Rachael and Koa Bazzocco with Jasmine and Laythen Schneider. Their children were both diagnosed with craniosynostosis. Photo Allan Reinikka / The Morning Bulletin
Rachael and Koa Bazzocco with Jasmine and Laythen Schneider. Their children were both diagnosed with craniosynostosis. Photo Allan Reinikka / The Morning Bulletin Allan Reinikka

VIDEO: ‘Brutal’ surgery reshapes skull for baby Laythen

IT WAS the day after Jasmine Schneider had given birth to a baby boy when her paediatrician told her little Laythen had craniosynostosis.

"All I heard was her saying 'surgery', 'blood transfusions' and 'he'll be fine'," Jasmine said.

"I was in total shock because I had never heard about it before."

Laythen was born with scaphocephaly, or sagittal synostosis, which meant his head was growing long ways.

Scan image of Laythen Schneider's skull before surgery Photo: Contributed
Scan image of Laythen Schneider's skull before surgery Photo: Contributed

The family headed to Brisbane for treatment that was reportedly refused due to Layten's age, so it wasn't until Jasmine met Rachel through their mutual paediatrician that she first heard about the world-class specialist clinic in Adelaide.

Laythen would then undergo a "brutal" and extensive surgery to correct his skull, by removing and reshaping bone, with wires placed into his forehead.

Scan image of Laythen Schneider's skull after surgery Photo: Contributed
Scan image of Laythen Schneider's skull after surgery Photo: Contributed

During the surgery the infant lost 800ml of blood and required two blood transfusions.

"It is pretty brutal what they do and if you look at actual photos it makes me cry... but these babies are truly amazingly brave and it's a miracle to see how quickly they do recover," she said.

"Without meeting Rachael I would probably still be waiting for someone to tell us what was going on.

"There are probably women out there in the area who are going through a similar thing but don't know what it is, don't know how to get help or feel like they are over-reacting."

Laythen is now nine months old, and at 10 weeks post-op Jasmine says you wouldn't think he had anything done to him… other than the scar that runs from ear to ear.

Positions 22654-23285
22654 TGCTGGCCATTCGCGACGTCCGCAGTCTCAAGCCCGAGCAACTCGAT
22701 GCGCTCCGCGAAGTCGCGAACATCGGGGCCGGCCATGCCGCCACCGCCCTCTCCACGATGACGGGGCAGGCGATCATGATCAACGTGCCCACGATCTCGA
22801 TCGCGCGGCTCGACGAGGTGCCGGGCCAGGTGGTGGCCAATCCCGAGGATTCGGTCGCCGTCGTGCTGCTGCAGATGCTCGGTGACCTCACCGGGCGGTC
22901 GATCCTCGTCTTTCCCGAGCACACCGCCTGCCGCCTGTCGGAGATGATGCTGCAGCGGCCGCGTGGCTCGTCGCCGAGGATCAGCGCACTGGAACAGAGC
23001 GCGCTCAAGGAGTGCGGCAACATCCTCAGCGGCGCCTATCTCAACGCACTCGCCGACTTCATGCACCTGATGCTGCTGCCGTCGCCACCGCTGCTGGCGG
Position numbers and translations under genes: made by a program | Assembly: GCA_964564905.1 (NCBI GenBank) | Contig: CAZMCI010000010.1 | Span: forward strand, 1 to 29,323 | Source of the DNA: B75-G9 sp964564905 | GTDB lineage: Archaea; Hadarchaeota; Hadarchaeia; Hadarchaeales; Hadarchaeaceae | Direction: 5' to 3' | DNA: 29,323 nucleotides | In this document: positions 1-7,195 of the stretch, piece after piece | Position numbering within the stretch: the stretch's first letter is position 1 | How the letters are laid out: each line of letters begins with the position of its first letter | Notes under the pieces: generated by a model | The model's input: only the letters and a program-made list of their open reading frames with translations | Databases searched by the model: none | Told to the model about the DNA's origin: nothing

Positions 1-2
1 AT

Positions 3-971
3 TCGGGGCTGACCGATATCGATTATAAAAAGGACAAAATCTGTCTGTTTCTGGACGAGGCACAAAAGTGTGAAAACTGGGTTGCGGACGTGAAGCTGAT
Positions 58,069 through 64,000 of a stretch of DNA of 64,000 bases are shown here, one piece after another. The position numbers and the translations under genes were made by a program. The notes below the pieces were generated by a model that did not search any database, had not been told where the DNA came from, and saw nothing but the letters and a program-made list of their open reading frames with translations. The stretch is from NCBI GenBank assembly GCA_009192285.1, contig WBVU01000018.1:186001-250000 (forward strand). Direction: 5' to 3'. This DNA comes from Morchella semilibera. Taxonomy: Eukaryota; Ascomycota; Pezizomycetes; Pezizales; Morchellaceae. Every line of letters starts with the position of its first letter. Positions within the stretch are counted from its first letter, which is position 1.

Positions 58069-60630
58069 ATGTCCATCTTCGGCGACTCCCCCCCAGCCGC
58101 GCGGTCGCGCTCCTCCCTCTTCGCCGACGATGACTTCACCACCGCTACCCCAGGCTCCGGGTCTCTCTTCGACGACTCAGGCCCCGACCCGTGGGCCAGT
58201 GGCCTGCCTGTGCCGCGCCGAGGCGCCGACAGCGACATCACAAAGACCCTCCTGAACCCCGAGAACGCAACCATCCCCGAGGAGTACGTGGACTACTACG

"As parents we are the best advocates and voices for our children and a mother's instinct is always right - believe in yourself and your gut," she said.

"We just want other mothers out there to know about cranio and know there is help out there."

What is it?

Craniosynostosis consists of premature fusion of one or more cranial sutures, often resulting in an abnormal head shape.

The condition may result from a primary defect of ossification (primary craniosynostosis) or, more commonly, from a failure of brain growth (secondary craniosynostosis).

Simple craniosynostosis is a term used when only one suture fuses prematurely.

Complex or compound craniosynostosis is used to describe premature fusion of multiple sutures.

When children with craniosynostosis, usually complex, also display other body deformities, this is termed syndromic craniosynostosis.

Raised intracranial pressure is rare with fusion of a single suture. It can occur in primary craniosynostosis when multiple sutures fuse.

Although the major morbidity is due to the abnormal shape of the skull, intracranial pressure can be elevated in primary. This occurs with a high frequency in multiple-suture synostosis and rarely with single-suture synostosis.

Source (emedicine.medscape.com)



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